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Forex - Yen flat ahead of BoJ policy decision, dollar strength eyed

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Investing.com -

Investing.com - The yen held flat in early Asia on Wednesday with investors looking ahead to the latest central bank policy review and keeping an eye on dollar strength.

USD/JPY changed hands at 120.31, flat, while AUD/USD traded at 0.7641, up 0.10%. EUR/USD traded at 1.0818, up 0.03%.

In Japan, the BoJ is due to end its two-day policy board meeting with a decision to be announced around 1230 Tokyo time (0330 GMT). The BoJ is expected to maintain its monetary policy target as policymakers continue to monitor whether the recent drop in inflation to zero will hurt longer-term inflation expectations.

BoJ Governor Haruhiko Kuroda then holds a news conference at 1530 (0630 GMT).

The U.S. Dollar Index, which measures the strength of the greenback versus a basket of six other major currencies, was quoted at 98.16, down 0.08% in Asia.

Overnight, the U.S. dollar rallied by more than 1% against the euro on Tuesday, amid weaker than expected services data in the euro zone and expectations for a delayed interest rate hike by the Federal Reserve.

While the Markit Eurozone Services Business Activity Index increased from 53.7 in February to 54.2 in March, expansion in output still fell below previous estimates of a 54.3 reading. Increases in Germany, Italy and Spain accelerated growth while the United Kingdom's service-sector PMI peaked at 58.9, to reach a multi-month high.

Price discounting throughout the euro zone drove growth on the continent.

Meanwhile, in the U.S. Federal Reserve Bank of Minneapolis president Narayana Kocherlakota said at a speech on Tuesday that the Fed may not need to raise its benchmark Federal Funds Rate until the second half of 2016.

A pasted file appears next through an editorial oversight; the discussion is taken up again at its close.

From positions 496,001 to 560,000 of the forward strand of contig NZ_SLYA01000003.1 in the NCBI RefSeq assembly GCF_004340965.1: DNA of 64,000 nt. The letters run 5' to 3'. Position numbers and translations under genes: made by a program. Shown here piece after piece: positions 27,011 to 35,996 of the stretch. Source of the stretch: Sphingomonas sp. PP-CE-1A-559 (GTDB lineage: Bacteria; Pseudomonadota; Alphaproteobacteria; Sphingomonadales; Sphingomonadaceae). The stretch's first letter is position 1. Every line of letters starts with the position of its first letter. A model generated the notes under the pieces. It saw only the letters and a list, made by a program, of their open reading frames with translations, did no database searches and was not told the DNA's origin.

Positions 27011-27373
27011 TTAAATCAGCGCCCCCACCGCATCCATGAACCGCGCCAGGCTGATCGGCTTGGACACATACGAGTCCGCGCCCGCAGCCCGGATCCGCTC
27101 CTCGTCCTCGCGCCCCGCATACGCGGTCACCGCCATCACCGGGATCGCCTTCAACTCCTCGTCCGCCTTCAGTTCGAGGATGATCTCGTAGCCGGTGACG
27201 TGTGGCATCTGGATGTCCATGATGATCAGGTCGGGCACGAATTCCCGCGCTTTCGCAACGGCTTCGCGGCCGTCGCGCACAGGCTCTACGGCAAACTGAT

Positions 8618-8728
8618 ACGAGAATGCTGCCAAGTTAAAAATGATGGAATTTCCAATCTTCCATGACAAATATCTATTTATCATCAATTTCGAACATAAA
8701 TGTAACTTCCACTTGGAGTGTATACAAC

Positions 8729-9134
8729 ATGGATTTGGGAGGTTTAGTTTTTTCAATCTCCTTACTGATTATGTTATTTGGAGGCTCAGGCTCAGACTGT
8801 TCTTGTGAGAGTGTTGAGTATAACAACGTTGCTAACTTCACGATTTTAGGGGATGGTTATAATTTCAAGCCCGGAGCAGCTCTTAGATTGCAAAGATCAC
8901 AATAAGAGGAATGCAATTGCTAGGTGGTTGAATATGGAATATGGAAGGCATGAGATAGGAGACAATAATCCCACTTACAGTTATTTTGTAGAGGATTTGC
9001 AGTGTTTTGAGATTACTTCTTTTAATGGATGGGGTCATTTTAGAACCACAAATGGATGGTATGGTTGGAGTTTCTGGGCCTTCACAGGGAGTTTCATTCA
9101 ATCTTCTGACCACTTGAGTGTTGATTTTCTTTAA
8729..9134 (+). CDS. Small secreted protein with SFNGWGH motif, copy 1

"In light of the outlook for unduly low employment and unduly low inflation, the Fed can be both late and slow in reducing the level of monetary accommodation," Kocherlakota said in a speech to the Chamber of Commerce in Bismarck, N.D.

The comments came in light of a disappointing U.S. jobs report last Friday when the U.S. Bureau of Labor Statistics said in its monthly jobs report that the economy added 126,000 in March, halting a streak of 12 consecutive months of job growth that exceeded 200,000.

The modest job increases nationwide marked the weakest period of hiring in 15 months. In terms of average weekly earnings, employees nationwide received the smallest annual gains in wages since last June.

The labor force participation rate, which measures the number of people who are either employed or actively looking for work, also painted a bleak outlook. During the month of March, the rate ticked down to 62.7%, the lowest level in 36 years.

In mid-March, Federal Reserve chair Janet Yellen indicated that the Fed could begin raising interest rates when it was "reasonably confident" that inflation will move toward its target inflation of 2%. Yellen added that the Fed will take a "data-driven" approach to potential liftoff by keeping a close eye on wage and GDP growth before raising rates.

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The views and opinions expressed herein are the views and opinions of the author and do not necessarily reflect those of Nasdaq, Inc.

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